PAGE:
Now the SO and I were not entirely persuaded by the recent Donmar Warehouse production of Lady From the Sea, which was adapted by Elinor Cook, though, on my part, this is because I like my Ibsen icy. (The Lady from the Sea at the Donmar Warehouse review ***). There is no doubt though that she is a writer who persuasively captures the experience of women. At least I think so, as it is tricky to judge from my perspective as a fat, old, privileged white bloke. I did learn a lot about the two characters, Lorna and Grace, at the heart of this play.

Now telling the story of two friends, throughout their lives, is not revolutionary. Especially when one escapes their roots and one remains. This, after all, lies at the heart of Elena Ferrante’s quartet, (though I accept there is a great deal more here to feast on), which April de Angelis and Melly Still so ingeniously brought to the stage last year (My Brilliant Friend at the Rose Theatre Kingston review ****).

Elinor Cook though has shaken this up though by abandoning strict chronology. Instead we get a series of rapid, kaleidoscopic scenes which chart the women’s relationship with each other, with their parents, with their various partners and, poignantly, with Grace’s child, Martha. Grace is the feistier and more headstrong of the two, Lorna more measured and initially less confident. From the outset, a game of “weddings” in the park, we see that Lorna attracts more male attention, which fuels Grace’s jealously and protectiveness. Lorna has rejected her absent father but resents her stepfather’s attempts to cool the intensity of the friendship. Lorna’s academic success sees her go to university and build a career. Grace falls for local lad Mike and falls pregnant, and cannot follow Lorna’s path. This creates a gap between them that proves difficult to bridge.

Like I say, nothing exceptional in the plot. Yet Elinor Cook’s writing is so exact and so true to life that, together with the dynamic structure, we are fully drawn into the friendship. Katie Elin-Salt is very impressive as Grace, her outward show of gobbiness failing to conceal her wounded vulnerability. Sally Messham matches her showing how Lorna grows in confidence, and independence, as she pushes back against family, partners and, yes, Grace. Hasan Dixon has his work cut out playing the eight, count ’em, incidental male roles, but any marginal audience confusion in the first few minutes soon evaporates. No costume changes, no lighting or sound pyrotechnics, (in contrast to Black Mountain), so we are reliant on text and actors. Oh and some very nifty work from Movement director Jennifer Jackson to demarcate both characters and place.

So a frank, smart, poignant, realistic, if not naturalistic, portrait of a friendship, which creates a deep impressions, actually impressions, over its compact 70 minutes. Definitely worth a visit, there are a couple of weeks left to run, and, if you are anywhere close by, it would be a crime to miss it.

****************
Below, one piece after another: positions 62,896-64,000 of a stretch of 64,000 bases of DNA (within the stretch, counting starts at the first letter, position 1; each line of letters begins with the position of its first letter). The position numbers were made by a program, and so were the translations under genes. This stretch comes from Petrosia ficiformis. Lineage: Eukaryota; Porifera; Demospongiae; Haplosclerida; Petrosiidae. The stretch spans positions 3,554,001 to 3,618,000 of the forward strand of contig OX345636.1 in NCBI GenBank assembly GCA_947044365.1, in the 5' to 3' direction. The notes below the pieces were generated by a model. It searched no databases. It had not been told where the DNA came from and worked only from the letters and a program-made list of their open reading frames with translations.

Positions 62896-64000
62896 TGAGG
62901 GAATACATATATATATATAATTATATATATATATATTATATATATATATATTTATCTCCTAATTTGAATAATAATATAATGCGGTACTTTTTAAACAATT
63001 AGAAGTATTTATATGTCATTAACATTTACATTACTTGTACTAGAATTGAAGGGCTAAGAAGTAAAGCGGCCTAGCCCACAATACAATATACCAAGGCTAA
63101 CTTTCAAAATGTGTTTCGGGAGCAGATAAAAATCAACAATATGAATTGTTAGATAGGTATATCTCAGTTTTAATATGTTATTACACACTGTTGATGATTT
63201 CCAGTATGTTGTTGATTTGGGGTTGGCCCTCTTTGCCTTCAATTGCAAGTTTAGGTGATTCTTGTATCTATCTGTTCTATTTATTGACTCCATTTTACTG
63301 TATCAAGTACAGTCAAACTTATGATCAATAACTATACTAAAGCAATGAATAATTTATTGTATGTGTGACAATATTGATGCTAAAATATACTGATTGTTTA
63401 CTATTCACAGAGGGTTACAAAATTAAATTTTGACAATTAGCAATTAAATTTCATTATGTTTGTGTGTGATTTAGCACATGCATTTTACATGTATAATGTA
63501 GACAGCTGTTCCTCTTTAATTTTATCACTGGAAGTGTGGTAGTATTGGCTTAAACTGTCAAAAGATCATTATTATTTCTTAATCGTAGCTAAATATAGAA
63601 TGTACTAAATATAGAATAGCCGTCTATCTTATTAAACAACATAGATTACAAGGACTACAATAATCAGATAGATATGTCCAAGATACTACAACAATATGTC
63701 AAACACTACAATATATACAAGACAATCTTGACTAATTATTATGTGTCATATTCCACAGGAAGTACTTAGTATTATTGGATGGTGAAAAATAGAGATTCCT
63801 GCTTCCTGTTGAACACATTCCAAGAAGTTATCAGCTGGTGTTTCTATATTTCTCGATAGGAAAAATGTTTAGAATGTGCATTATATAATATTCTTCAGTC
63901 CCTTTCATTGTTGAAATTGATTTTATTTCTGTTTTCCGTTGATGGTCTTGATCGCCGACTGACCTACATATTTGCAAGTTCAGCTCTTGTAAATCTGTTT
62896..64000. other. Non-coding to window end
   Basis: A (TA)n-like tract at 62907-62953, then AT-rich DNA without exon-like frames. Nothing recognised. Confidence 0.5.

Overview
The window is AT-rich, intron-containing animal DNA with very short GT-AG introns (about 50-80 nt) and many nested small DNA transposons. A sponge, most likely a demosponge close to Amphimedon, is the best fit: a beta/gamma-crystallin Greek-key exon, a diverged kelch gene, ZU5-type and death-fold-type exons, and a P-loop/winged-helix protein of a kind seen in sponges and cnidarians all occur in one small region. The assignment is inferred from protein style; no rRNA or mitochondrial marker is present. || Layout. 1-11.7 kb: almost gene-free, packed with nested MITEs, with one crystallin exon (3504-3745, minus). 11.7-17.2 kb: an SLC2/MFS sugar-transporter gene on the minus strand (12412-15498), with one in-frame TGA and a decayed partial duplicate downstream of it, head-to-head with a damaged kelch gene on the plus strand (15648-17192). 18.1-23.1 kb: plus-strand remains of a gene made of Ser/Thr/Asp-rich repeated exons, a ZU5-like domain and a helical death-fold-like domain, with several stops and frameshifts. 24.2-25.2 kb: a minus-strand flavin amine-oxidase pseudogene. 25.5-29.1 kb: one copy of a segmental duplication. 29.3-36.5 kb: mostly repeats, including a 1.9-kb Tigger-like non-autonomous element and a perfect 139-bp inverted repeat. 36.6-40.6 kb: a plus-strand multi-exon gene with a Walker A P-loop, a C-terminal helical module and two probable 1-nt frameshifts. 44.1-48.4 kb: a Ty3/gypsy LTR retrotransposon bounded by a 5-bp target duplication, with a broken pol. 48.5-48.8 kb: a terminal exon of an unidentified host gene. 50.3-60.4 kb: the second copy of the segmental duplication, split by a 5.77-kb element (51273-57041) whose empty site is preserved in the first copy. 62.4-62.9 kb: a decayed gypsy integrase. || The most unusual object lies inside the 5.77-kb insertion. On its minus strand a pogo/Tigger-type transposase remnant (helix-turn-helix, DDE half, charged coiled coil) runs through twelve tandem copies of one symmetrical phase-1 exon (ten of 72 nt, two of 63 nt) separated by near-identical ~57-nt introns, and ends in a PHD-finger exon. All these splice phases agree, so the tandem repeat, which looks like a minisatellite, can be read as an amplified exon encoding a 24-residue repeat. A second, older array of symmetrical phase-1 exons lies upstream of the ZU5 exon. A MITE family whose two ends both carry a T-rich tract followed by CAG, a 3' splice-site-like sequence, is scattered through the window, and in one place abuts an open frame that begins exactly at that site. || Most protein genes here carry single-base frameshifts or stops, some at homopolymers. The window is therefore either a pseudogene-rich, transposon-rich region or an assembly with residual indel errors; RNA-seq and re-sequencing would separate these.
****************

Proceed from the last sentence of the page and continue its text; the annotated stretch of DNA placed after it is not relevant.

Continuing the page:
The Lady from the Sea at the Donmar Warehouse review ***

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The Lady From The Sea

Donmar Warehouse, 23rd November 2017

I have an uneasy relationship with Henrik Ibsen and this is the first time I have seen The Lady From The Sea, (though I note that plenty of the usual Ibsen obsessions are on show in it). So I may not be best placed to make a reliable judgement. Then again this blog is really only intended for me to process what I have seen so, strictly, if I am both author and reader here, we can both agree that nothing of what follows matters.

Except that the SO was present. And what she thinks does matter. To me at least. And her view echoed mine. We were not completely persuaded that the Caribbean setting of Elinor Cook’s spikey adaption added an extra dimension to proceedings, even if it satisfied the high watery metaphor count, and we felt that Nikki Amuka-Bird’s admittedly full-blooded performance as an unhinged Ellida didn’t entirely articulate with the other characters, especially Finbar Lych’s diffident, decent Wangel. We get that Ibsen doesn’t have to be cold deep fjords, birch trees and not saying what you mean, and that it is beholden on us, the audience, to work with Ibsen and his interpreters to get to the bottom of the drama, but direction and setting just meant this production didn’t suck us in the way the best Ibsen does.

I like it best when I am simultaneously fascinated by, and want to figuratively slap Ibsen’s characters, (not literally obviously, that is worse than eating or arsing about with your phone in terms of theatre etiquette). Ellida is torn between her duty and her desire, to escape for sure, but more importantly to take control of her stultifying life. Bolette is presented with a similar dilemma, duty or desire, albeit without some flash, bad-boy Stranger sailor hanging around. Hilde, as we see when she leads Solness a merry dance in The Master Builder, is free, even if here she is still missing her real Mum. The blokes, in their different ways, have the scales lifted from their eyes, at least Wangel and Arnholm do. Poor Lyngstrand in this production is just a knob, albeit quite funny, as his artistic pretensions are mocked.

That’s the guts of what I see. Ellida, like Hedda, Nora. Helene, Rita and Ibsen’s other women, are not easy to play, but, for me, it is made immeasurably harder if the stifling nature of the society, and, as here, the marriage, they find themselves in, is not foregrounded. We may be a long way from Europe here, in a land built on oppression, but this is never really explored. Reasons for Ellida’s emotional “prisoner’s dilemma” are easy to see, sexual frustration, the loss of a child, an incomplete memory of first “love”, smothered ambition, thwarted intelligence, but solutions should remain knotty and incomplete, even as they appear. At times the production was a little too direct which left some of the intended haunting allusion and symbolism looking pretty awkward.